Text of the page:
We are what we eat and how we eat

by Kelly Sanderbeck, Communications & Development Director

This article was originally published in January 2011

Since returning from a Slow Food conference in Italy as a delegate, I’ve been noticing the American organic consumer’s tendency to focus somewhat obsessively on what we eat. It seems that our dietary rules — no gluten, sugar, dairy or nuts, for example ­— become the goal. Please, don’t get me wrong, I’m not denying the very real allergies and sensitivities that many of us have (me included).

But I worry that the “what” we eat can sometimes override the “how” we eat — so much so that we end up denying the very pleasures that eating is meant to invoke. So my friend doesn’t have wheat-free muffins for our meeting? Should I express my irritation (she knows!), or be satisfied with some hot tea and the warmth of the experience itself?

I bring this up because in Italy, while eating and observing others eat, I realized there are no “to go” coffee cups. Italians would think it’s crazy not to take time to enjoy a cup of coffee! Eating in your car? Blasphemy! Milk is pre-warmed for coffee and, in small towns, businesses close for 2 ½ hours every afternoon to take the time to prepare and enjoy a relaxing lunch. It makes me think about the work we do at PCC Farmland Trust, taking the time to put our values into practice.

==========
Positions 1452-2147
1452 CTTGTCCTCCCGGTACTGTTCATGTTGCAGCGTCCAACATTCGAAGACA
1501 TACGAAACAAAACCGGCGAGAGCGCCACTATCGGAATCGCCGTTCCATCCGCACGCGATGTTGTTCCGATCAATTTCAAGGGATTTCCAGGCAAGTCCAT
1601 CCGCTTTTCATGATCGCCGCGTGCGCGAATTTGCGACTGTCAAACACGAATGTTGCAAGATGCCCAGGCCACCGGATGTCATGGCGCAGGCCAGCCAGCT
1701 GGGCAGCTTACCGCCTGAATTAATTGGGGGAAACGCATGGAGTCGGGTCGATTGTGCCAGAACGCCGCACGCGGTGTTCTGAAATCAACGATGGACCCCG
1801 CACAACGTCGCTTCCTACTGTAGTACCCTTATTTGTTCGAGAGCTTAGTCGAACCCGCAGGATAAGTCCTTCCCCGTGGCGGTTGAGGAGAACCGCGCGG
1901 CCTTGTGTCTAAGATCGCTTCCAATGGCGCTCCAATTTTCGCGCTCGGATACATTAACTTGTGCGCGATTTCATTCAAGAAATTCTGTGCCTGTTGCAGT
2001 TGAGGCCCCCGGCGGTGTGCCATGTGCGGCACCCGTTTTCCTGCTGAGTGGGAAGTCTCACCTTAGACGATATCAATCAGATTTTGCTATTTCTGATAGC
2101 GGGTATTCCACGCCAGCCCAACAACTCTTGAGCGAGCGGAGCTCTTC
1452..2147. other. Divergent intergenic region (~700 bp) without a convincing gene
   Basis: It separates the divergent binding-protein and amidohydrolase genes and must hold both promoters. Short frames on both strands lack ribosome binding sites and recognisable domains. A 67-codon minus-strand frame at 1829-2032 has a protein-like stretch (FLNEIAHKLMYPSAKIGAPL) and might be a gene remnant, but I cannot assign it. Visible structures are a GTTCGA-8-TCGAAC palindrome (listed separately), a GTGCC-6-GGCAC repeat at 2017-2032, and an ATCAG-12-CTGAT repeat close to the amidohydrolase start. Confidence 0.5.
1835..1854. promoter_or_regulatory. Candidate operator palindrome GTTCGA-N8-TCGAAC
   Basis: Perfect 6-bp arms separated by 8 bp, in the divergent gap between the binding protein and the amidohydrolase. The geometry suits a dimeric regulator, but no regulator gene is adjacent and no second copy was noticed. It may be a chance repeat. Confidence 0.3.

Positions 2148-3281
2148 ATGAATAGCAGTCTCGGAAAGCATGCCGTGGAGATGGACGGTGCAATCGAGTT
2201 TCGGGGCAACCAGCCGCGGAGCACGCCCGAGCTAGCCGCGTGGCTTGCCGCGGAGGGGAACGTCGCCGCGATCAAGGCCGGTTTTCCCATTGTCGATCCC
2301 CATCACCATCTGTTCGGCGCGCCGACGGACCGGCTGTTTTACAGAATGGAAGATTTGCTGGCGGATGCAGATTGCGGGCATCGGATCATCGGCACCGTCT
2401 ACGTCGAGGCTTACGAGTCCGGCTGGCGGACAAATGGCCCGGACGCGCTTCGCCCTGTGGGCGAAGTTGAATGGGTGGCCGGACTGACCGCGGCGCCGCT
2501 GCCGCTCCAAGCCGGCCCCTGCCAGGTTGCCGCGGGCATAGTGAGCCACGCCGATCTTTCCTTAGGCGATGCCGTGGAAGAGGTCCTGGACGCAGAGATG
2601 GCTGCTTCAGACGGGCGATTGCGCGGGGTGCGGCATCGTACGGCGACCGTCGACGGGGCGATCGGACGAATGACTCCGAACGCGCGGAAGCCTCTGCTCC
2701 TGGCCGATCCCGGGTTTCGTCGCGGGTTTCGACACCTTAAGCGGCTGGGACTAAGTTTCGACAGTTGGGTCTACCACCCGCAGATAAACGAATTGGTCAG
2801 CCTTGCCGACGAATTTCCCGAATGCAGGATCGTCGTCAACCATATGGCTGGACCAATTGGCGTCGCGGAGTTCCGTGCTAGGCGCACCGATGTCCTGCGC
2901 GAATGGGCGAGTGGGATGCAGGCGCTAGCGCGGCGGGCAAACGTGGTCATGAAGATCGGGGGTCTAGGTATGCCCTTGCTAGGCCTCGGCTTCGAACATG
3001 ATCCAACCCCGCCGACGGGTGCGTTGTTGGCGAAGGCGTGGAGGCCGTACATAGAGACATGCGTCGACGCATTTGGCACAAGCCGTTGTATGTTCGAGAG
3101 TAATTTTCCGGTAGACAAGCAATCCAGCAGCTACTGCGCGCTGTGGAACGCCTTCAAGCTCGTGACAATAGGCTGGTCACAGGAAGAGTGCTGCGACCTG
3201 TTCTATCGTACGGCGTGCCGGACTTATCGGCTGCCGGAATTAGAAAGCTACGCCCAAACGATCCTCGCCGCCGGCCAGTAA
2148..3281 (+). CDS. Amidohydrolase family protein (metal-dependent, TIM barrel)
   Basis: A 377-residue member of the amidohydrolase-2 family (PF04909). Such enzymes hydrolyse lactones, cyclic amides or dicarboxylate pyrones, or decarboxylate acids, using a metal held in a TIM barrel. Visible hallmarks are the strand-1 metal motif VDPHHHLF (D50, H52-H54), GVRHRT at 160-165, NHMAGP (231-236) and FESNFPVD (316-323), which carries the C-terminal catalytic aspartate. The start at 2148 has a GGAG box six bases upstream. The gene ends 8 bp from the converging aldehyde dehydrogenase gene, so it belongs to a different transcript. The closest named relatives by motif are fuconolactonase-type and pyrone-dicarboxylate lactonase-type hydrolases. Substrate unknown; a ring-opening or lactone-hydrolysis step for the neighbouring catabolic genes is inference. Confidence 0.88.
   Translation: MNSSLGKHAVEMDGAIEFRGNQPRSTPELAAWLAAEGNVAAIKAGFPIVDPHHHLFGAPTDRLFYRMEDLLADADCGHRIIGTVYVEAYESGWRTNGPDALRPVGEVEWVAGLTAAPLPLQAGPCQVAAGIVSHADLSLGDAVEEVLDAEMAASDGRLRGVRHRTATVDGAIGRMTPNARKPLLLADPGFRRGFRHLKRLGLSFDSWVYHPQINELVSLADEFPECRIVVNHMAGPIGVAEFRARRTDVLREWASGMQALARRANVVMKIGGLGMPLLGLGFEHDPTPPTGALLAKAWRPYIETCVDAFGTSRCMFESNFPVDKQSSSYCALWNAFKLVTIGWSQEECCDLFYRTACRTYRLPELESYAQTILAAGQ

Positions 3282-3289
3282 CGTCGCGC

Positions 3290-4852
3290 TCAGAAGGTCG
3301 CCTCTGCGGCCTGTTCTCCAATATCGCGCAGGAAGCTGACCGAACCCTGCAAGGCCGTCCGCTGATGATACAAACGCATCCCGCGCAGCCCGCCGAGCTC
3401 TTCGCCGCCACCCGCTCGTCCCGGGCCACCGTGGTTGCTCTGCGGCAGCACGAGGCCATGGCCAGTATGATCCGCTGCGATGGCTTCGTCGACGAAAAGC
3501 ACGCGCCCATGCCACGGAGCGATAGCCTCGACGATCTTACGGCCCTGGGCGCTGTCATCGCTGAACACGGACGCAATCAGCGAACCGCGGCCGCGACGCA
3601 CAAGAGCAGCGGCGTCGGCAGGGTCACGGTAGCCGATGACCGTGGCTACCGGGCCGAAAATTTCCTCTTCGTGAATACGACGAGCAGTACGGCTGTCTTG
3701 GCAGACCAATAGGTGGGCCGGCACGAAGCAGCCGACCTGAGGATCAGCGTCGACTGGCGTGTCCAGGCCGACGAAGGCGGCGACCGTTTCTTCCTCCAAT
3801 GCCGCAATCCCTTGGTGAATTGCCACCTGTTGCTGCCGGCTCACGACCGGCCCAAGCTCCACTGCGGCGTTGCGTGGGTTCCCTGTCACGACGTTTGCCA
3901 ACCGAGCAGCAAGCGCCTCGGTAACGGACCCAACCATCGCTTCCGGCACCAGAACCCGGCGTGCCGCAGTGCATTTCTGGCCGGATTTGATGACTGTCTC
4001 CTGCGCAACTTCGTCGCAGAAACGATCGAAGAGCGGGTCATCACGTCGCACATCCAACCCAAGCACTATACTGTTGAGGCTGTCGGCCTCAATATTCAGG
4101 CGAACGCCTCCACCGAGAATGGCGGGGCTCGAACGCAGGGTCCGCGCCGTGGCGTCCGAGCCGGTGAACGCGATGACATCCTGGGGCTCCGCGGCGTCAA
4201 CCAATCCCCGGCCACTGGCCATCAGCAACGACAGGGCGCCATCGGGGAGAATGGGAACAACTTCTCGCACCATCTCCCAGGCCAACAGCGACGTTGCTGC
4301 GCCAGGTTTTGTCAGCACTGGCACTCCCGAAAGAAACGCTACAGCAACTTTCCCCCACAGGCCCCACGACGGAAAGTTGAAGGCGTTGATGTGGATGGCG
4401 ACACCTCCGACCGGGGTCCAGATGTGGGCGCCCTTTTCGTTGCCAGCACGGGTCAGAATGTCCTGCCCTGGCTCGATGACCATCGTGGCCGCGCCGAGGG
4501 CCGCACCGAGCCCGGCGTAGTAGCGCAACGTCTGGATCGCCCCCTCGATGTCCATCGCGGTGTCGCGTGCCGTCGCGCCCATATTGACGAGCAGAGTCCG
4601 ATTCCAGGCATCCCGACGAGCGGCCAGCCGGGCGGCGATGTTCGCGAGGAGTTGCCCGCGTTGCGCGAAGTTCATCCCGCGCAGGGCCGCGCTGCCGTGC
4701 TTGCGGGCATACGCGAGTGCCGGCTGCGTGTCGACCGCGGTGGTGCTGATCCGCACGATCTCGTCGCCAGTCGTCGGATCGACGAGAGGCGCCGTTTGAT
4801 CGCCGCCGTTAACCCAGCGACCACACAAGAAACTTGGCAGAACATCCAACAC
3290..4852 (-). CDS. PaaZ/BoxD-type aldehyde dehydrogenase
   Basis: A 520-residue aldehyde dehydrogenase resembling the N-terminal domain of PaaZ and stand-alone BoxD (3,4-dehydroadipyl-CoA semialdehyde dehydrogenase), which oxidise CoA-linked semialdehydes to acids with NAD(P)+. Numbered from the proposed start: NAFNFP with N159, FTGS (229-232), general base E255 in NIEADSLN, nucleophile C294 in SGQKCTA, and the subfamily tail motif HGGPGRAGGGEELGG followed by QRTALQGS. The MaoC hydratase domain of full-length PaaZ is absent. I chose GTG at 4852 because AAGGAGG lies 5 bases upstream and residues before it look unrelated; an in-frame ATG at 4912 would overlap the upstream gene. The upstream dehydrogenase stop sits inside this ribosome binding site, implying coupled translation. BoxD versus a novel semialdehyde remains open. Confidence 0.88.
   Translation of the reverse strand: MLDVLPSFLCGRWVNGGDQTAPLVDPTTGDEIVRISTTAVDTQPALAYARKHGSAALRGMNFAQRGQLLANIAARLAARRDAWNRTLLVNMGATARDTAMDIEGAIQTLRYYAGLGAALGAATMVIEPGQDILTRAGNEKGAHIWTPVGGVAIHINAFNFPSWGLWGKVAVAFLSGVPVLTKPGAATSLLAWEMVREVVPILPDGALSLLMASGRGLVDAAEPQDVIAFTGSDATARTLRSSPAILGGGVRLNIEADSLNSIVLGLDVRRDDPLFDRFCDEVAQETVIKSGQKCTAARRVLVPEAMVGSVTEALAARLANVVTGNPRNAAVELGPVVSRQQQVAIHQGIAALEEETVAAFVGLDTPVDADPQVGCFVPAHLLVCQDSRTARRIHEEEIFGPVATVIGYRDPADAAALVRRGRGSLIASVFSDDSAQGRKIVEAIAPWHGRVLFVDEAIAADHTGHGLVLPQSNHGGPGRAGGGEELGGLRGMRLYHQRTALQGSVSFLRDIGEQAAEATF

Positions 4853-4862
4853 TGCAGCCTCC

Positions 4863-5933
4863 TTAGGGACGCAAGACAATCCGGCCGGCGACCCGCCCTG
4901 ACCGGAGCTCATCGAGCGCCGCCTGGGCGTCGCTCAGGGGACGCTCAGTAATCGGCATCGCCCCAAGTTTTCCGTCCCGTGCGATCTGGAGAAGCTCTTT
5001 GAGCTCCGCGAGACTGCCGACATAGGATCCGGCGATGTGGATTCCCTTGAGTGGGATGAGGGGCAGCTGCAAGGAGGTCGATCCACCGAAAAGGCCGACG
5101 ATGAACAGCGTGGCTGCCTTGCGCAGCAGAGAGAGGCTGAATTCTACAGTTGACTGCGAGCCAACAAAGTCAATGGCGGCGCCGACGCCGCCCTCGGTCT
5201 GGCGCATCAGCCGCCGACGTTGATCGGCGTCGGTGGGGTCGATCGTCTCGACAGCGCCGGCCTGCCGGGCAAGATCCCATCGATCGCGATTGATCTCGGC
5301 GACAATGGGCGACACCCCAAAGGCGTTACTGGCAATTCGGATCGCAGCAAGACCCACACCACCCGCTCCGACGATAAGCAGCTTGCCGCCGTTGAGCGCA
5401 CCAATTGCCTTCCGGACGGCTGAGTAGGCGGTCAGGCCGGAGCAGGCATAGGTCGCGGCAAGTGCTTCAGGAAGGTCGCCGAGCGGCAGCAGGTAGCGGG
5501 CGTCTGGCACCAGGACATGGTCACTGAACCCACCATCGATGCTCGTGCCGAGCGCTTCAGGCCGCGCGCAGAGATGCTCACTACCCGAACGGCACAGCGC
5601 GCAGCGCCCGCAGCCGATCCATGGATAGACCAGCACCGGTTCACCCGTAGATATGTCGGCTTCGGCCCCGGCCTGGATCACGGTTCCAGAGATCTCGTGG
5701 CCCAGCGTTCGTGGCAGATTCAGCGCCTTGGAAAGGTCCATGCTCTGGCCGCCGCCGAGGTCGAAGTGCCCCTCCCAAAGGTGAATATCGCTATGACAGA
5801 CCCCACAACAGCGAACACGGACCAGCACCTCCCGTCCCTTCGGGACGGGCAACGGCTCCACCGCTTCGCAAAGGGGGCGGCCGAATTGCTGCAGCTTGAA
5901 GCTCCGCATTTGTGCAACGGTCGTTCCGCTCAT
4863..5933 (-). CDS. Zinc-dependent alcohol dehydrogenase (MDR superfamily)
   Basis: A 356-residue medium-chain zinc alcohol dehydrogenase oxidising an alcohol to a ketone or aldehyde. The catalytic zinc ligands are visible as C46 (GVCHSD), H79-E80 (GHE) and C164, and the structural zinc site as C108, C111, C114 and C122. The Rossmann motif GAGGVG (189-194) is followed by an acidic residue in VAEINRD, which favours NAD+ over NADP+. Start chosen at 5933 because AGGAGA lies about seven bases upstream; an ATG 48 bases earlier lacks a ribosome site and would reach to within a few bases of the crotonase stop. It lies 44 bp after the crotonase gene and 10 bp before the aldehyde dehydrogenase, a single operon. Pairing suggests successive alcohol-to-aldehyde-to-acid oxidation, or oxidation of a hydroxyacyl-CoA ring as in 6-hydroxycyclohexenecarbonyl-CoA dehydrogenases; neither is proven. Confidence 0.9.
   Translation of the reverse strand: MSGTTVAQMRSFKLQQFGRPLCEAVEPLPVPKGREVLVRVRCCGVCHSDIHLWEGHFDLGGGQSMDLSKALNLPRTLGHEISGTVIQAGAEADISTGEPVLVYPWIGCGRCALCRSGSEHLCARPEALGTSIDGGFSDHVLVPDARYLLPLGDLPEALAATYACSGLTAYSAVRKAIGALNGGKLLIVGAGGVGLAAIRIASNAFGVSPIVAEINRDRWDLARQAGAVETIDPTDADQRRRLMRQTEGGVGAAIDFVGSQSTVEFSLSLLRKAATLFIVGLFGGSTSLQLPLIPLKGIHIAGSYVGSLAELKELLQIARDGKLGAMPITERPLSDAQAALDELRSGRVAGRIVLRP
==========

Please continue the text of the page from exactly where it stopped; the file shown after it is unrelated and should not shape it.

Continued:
So, I’m experimenting with my eating habits — trying to add a “how” to my list at least as often as a “what.” I always try to sit while I eat. I try to JUST eat, not read or blog, or work at my desk! I try to extract every morsel of flavor from each bite and I try to say THANK YOU to all the people who helped create that divine food.

Let’s take time to learn from our farmers and visit a bit. As with food, with life.

Also in this issue

Your co-op, January 2011

Board meeting report, Next board meeting, , and more

News bites, January 2011

New powers in agriculture, Strawberry fumigant causes cancer, EU retreats on bluefin tuna quotas, and more

NOSB meeting in Seattle

Mark your calendars: The National Organic Standards Board and the National Organic Program will hold their first meeting ever in Seattle on April 26-29. Consumers, vendors and other organic stakeholders may attend or testify.